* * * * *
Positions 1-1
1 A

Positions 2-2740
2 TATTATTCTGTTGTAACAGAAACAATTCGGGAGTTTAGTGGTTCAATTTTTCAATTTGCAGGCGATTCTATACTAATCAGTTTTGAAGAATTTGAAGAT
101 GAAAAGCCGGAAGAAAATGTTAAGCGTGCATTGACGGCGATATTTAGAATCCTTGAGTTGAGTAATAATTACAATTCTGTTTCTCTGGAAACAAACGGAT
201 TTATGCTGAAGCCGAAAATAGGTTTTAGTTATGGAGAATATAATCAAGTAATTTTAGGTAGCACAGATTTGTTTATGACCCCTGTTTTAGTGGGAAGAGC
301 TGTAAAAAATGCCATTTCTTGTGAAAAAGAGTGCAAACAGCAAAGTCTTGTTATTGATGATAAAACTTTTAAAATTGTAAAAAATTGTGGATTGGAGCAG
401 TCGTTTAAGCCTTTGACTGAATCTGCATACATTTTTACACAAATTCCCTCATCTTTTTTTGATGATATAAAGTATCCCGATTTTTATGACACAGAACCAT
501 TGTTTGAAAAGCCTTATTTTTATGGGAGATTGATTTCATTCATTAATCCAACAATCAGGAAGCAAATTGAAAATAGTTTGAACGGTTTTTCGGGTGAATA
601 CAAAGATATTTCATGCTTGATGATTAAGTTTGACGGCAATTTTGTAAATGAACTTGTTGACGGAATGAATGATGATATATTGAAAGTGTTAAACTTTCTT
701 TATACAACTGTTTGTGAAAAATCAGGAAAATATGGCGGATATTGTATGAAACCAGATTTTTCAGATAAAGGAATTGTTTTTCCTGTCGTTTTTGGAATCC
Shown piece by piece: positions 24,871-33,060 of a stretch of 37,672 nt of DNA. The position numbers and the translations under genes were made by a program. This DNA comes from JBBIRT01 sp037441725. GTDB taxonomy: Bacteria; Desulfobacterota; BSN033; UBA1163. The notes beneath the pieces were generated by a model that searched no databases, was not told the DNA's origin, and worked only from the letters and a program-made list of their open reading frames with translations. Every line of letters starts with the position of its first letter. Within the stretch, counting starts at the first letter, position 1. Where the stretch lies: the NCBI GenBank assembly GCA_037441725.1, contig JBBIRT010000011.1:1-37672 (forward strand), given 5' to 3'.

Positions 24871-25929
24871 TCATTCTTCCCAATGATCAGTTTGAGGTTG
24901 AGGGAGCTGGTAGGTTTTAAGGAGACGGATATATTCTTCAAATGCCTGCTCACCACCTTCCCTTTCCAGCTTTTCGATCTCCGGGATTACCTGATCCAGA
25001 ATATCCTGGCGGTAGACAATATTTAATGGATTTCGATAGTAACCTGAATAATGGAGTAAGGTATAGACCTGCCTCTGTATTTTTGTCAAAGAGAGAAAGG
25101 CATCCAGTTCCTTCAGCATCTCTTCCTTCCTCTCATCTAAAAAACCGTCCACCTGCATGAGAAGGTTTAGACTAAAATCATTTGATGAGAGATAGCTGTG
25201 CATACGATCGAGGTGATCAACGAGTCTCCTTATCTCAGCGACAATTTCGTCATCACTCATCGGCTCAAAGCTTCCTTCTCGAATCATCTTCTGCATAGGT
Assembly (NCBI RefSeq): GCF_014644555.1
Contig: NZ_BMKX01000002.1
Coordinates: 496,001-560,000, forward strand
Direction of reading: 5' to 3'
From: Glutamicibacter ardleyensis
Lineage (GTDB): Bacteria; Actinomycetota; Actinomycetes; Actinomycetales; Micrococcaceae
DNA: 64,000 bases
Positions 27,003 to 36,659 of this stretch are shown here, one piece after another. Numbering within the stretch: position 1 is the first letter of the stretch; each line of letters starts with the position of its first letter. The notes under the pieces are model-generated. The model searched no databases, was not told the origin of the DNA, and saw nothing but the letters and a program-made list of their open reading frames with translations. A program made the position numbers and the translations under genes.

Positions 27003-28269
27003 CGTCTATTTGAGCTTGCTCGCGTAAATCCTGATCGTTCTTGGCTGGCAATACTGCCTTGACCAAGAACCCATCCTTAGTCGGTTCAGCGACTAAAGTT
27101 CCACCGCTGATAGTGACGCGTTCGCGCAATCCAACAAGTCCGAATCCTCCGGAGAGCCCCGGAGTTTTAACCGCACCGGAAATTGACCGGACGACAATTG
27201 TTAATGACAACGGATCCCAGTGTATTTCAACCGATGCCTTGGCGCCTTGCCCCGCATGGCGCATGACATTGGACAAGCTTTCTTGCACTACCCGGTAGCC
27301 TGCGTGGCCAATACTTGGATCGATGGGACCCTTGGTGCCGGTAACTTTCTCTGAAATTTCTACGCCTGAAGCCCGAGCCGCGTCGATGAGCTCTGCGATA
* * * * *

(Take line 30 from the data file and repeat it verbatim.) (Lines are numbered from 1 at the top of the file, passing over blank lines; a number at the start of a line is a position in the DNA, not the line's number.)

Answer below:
27201 TTAATGACAACGGATCCCAGTGTATTTCAACCGATGCCTTGGCGCCTTGCCCCGCATGGCGCATGACATTGGACAAGCTTTCTTGCACTACCCGGTAGCC